End Paragraphs With a Meaningful Punch

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“Your goal is to entice your reader to read the next paragraph. The worst way for your reader to leave each paragraph is reading a vague word, such as his, it, with, there, or was. These words leave the reader with no gist of the paragraph’s meaning or how he should feel as he starts the next paragraph. A paragraph backloaded with an evocative word excites readers subconsciously to move forward in the story.” Tailor Your Fiction Manuscript in 30 Days by Zoe M. McCarthy (releasing in 2018)

See if you can revise and end the example paragraphs with a meaningful word.

Paragraphs With Weak Endings 

1. Jack was never home. Liza’s friends had their own lives. They couldn’t babysit her every day of the week. Jack needed to find another job, one in which he could be with her.

image by the fss

2. Graham entered Grandmother’s dark room. Why hadn’t Daisy opened the curtains this morning? He took several steps closer to the bed. Grandmother lay on her back with her hands folded over her chest. Her face looked gray. Oh heavens. Death had come for Grandmother, and she no longer was.

3. Mona spied Aunt Saundra’s emerald ring on the table. The diamonds surrounding the emerald sparkled in the sunlight shining through the window. If she scooped the ring into her purse, and only wore it in the city, no one would ever know she took it.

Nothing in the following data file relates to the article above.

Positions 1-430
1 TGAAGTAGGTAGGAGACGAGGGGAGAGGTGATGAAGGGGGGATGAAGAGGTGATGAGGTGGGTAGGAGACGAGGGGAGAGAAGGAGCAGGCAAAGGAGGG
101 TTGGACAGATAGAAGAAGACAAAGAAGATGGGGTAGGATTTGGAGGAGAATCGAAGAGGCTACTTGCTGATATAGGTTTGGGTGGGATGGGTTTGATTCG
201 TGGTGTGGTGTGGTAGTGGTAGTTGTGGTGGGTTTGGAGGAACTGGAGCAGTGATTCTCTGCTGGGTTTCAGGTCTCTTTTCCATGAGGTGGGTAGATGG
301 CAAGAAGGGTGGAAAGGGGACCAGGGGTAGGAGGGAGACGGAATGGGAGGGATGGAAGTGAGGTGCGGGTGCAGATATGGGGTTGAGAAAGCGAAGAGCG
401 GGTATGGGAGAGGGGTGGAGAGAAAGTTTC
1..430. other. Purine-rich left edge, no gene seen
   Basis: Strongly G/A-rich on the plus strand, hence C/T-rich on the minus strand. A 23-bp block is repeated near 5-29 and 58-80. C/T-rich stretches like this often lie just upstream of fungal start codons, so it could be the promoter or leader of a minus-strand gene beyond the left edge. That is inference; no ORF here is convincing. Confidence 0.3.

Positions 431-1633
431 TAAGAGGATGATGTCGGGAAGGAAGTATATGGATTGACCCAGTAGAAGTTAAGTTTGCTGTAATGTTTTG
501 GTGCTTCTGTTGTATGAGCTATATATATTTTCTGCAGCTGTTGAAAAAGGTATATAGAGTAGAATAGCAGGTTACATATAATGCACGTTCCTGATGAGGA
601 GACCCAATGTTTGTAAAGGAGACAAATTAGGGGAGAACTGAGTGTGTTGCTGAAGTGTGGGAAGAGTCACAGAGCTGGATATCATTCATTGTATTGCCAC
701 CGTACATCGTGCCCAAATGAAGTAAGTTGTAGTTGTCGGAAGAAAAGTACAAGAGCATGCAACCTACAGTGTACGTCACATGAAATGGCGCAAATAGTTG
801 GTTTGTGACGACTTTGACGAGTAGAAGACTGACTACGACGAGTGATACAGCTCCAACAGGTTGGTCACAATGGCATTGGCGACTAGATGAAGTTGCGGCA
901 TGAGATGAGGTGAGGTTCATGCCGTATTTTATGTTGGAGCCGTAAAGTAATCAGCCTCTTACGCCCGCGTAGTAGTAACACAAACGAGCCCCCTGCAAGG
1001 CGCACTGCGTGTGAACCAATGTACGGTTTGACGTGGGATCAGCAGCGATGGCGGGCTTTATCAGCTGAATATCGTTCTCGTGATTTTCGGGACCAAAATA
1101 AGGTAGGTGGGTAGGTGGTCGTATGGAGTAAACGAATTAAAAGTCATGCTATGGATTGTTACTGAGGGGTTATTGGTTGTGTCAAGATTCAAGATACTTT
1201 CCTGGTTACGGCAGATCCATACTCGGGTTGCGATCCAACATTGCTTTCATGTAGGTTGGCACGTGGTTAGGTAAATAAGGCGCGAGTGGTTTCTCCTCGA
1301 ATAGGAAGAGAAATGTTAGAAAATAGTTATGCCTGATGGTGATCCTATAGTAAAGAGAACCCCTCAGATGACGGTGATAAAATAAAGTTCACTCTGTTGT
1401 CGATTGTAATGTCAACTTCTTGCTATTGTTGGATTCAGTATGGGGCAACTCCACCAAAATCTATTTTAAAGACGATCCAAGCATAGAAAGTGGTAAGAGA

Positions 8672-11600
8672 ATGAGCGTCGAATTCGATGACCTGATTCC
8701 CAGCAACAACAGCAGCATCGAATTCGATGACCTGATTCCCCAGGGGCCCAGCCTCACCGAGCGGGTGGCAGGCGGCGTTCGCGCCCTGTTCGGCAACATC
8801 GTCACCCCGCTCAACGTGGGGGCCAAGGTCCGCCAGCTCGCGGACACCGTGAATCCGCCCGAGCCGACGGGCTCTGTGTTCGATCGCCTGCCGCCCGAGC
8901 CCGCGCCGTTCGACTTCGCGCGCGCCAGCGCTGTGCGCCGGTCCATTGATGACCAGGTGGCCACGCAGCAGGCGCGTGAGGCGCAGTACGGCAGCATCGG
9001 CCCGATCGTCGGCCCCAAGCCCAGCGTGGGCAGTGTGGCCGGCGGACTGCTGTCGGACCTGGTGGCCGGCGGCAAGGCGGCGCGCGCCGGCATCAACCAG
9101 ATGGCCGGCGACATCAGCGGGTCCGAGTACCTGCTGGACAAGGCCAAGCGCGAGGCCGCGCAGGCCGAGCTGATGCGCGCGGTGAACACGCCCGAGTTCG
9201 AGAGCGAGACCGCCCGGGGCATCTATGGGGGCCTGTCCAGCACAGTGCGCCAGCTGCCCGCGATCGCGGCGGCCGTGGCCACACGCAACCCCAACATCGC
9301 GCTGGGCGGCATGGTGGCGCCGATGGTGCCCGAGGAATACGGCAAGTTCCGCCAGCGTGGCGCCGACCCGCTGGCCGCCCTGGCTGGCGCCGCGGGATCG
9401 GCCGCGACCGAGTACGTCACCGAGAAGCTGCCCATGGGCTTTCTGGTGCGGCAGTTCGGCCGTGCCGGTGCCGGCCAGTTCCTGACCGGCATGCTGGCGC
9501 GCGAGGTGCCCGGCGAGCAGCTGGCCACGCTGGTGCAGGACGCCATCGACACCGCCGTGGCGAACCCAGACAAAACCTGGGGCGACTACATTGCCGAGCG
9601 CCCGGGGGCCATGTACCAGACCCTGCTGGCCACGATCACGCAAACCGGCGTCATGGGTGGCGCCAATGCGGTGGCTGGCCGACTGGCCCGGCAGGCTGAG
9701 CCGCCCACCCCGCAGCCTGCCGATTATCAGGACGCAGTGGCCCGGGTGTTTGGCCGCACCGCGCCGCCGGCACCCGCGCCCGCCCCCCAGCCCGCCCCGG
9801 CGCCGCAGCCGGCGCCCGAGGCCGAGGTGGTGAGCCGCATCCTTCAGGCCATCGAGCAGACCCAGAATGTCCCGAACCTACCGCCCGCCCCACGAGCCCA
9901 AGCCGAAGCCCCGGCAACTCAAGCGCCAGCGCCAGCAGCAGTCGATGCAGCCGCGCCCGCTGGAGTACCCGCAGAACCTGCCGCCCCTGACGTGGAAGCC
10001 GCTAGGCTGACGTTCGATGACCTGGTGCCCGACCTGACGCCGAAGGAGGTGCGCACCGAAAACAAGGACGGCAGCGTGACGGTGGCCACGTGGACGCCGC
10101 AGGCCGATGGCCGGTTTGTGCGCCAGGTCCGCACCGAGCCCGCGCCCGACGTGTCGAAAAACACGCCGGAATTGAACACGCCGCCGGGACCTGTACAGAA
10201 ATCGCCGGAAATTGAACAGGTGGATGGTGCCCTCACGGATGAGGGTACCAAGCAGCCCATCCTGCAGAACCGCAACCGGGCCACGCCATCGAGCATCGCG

4. Cecelia abhorred gardening. Oh, she enjoyed the beauty of the flowerbeds and the arrangements of cut flowers in vases inside. But the sun drilling into her back, the sweat pouring from her body, and the blisters on her hands were too much to ask.

The Gist of the Paragraphs

Paragraph 1 is about Liza being left alone. Her leaves us dry.

Paragraph 2 is about discovering Grandmother’s death. Was means existing.

Paragraph 3 is about Mona’s stealing. We’re sent away with boring it.

Paragraph 4 is about Cecelia’s belief that gardening benefits aren’t worth the pains. Ask suggests a question.

Improved Backloaded Paragraphs

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1. Jack was never home. Liza’s friends had their own lives. They couldn’t babysit her every day of the week. Jack needed to find another job whose evening and weekend requirements never left her alone.

2. Graham entered Grandmother’s dark room. Why hadn’t Daisy opened the curtains this morning? He took several steps closer to the bed. Grandmother lay on her back with her hands folded over her chest. Her face looked gray. Oh heavens. Grandmother was dead.

3. Mona spied Aunt Saundra’s ring on the table. The diamonds surrounding the emerald sparkled in the sunlight shining through the window. If she scooped the ring into her purse and wore it only in the city, no one would ever know she was the thief.

4. Cecelia abhorred gardening. Oh, she enjoyed the beauty of the flowerbeds and the arrangements of cut flowers in vases inside. But she hated the sun drilling into her back, the sweat pouring from her body, and the blisters on her hands. The beauty wasn’t worth the suffering.

An exercise to end paragraphs with words that lure readers to the next paragraph. Click to tweet.

I invite you to include your ending words in the comments.